Law: Jailing the Ambridge One: Roger Ede, responsible for putting a radio character behind bars, talks to Fiona Bawdon

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The Independent Online
The man responsible for putting The Archers' Susan Carter behind bars is not the hard-line trial judge, or even a sensation-hungry scriptwriter, but a mild-mannered Law Society official. Were it not for Roger Ede - acting in his role as legal adviser to the radio programme - the 'Ambridge One' would have spent Christmas with her family, instead of serving a six-month prison sentence.

Programme editor Vanessa Whitburn confirms that Susan was all set for a community service order - after being caught shielding her brother from the police - until Mr Ede intervened. 'He drew me to one side and said that, given the seriousness of the case, we could send her to prison,' she says.

Ms Whitburn was, she says, 'as shocked as the next person' that a mother of two, of upstanding character, could go to jail for a first offence. Once the idea had been planted, however, Ms Whitburn realised it would make 'superb drama' and Susan's fate was sealed.

Mr Ede - who is secretary to the Law Society's criminal law committee - is an unlikely villain. He admits to being 'very surprised' at the ensuing public outcry. 'I didn't expect that something written fairly hurriedly would be examined under a microscope. Quite literally, the judge's sentencing speech was written between Kennington and Oval tube stations.'

As a former criminal defence solicitor, Mr Ede is now in the curious position of having to defend himself. Even more uncomfortably, he is having to defend a sentence which even the Home Secretary, Michael Howard, has condemned as too harsh.

Mr Ede, however, claims it shows that the Home Secretary is out of touch with what is going on in his own courts. He is alarmed that Mr Howard should be calling for more people to be sent to prison when he seems to be unaware of the kind of people already being incarcerated under the existing system.

'Having spent 13 years doing criminal defence work in London, I can think of clients of mine with children younger than Susan's who were sent to prison for shoplifting just before Christmas,' says Mr Ede. Indeed, at the height of the furore, two cases similar to Susan's situation came to light, suggesting that Ambridge may, after all, be closer to reality than the Home Secretary's version of events.

A woman with two children, aged four and seven, was released after a nine-month sentence (originally 18 months, but reduced on appeal) for fiddling the PAYE payments at the nursing home she ran; and a young solicitor's clerk was jailed for a year after she pleaded guilty to helping two prisoners on the run from police. In this case, the trial judge said: 'Those who help serious criminals who have escaped deserve serious punishment.' When questioned by police about their whereabouts, she had lied 'deliberately and repeatedly'.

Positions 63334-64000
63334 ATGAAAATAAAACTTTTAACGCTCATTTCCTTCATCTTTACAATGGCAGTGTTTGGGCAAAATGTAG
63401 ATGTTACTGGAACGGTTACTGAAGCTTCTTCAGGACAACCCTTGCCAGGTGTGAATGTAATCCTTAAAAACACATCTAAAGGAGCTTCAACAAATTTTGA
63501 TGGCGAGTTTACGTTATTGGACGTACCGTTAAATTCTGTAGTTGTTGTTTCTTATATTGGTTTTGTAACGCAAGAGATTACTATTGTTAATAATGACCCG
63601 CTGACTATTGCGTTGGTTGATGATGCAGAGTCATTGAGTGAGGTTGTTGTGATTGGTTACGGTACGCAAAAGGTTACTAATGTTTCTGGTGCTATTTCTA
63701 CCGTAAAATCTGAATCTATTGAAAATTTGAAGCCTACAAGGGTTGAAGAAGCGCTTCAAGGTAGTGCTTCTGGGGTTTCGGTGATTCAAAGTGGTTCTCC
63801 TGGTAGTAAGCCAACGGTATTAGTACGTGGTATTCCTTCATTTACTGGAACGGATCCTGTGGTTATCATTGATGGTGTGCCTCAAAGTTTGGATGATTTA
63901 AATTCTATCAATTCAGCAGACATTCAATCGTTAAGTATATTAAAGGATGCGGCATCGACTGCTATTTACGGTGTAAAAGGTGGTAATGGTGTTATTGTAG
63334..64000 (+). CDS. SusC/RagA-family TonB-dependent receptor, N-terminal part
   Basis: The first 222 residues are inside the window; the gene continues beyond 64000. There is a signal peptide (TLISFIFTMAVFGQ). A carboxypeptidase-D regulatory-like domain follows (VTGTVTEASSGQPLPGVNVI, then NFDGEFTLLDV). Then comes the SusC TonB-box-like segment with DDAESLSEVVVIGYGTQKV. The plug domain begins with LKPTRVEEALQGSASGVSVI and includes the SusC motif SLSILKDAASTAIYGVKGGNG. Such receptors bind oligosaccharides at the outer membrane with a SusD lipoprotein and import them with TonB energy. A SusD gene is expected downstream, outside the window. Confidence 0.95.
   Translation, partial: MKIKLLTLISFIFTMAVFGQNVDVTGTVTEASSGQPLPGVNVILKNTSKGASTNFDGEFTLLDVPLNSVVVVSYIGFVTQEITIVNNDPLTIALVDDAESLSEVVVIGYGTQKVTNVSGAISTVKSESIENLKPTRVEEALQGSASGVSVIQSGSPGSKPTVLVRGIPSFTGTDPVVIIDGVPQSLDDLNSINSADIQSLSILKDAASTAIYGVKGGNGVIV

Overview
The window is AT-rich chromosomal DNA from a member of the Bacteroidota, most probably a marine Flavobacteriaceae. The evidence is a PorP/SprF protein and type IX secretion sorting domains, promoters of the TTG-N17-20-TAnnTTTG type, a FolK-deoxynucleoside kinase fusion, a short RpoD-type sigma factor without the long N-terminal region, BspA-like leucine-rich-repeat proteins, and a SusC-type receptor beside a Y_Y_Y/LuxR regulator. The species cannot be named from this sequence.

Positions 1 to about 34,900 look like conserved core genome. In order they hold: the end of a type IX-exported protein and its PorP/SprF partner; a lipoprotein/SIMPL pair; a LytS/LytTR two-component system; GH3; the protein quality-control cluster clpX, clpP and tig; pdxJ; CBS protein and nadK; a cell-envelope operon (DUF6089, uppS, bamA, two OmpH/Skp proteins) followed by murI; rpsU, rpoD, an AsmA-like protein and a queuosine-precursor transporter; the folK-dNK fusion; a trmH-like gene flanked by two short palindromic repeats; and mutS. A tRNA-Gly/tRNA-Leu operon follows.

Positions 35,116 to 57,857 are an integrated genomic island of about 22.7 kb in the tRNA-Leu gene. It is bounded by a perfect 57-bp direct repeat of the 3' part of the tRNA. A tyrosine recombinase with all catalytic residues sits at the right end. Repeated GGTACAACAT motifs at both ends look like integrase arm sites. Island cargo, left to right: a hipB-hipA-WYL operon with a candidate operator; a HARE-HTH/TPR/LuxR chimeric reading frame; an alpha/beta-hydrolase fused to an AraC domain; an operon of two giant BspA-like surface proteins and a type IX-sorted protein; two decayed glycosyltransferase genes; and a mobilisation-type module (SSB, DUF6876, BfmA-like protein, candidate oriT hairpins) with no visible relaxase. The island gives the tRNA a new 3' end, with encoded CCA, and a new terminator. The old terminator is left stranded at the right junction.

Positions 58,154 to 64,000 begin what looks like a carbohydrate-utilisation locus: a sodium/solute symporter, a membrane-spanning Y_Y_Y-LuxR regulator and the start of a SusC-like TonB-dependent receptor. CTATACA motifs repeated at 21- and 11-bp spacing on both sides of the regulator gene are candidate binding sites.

Just like Susan, in fact. Susan denied to the police having had any contact with her brother (after he raided the Ambridge post office and threatened several Archer characters with a shotgun). Over the following six months, she allowed him to visit her house, and on one occasion to stay overnight; she helped him dye his hair and supplied clothes, money and his passport.

It was, says Mr Ede, a serious offence. Despite this, he adds that Susan would have got off more lightly, had it not been for Mr Howard's 'prison works' speech at the Conservative Party conference. 'The trial judge would argue it was a deterrent sentence. He exactly caught the mood of the moment.'

It is a sentencing mood which Mr Ede, his colleagues at the Law Society and many other legal bodies would like to see changed. He says: 'I would question whether prison does act as a deterrent. People invariably come out worse than when they went in.' Of course, that won't happen to Susan, he adds hastily.

Although Mr Ede doesn't go as far as claiming that his intention all along was to stimulate a debate on sentencing policy - 'let's just say I wasn't unaware of the dramatic potential' - he does hope the public interest generated may lead to long-term changes. 'A debate about anonymous people being sent to prison is treated in quite a different way to when it's someone you know,' he says. 'We're saying to the listeners: this can happen to someone like Susan - and what's the point?'

Mr Ede's disclaimer has not, however, cut much ice among his Law Society colleagues. 'I think the jury is still out on me,' he admits. 'Free Susan Carter' posters have started to appear in the society offices, and a member of staff in the president's office said: 'We think it's appalling. I nearly went to picket our legal practice department.'

The president, Rodger Pannone, was more circumspect. 'I'm afraid I couldn't possibly comment as I'm still winding up the estate of Grace Archer.' Mr Ede admits to some misgivings. 'As an Archers fan for 20 years, I do feel sorry for Susan.' Does he feel guilty? 'Not guilt exactly, but I do wish it hadn't had to happen.'

(Photograph omitted)

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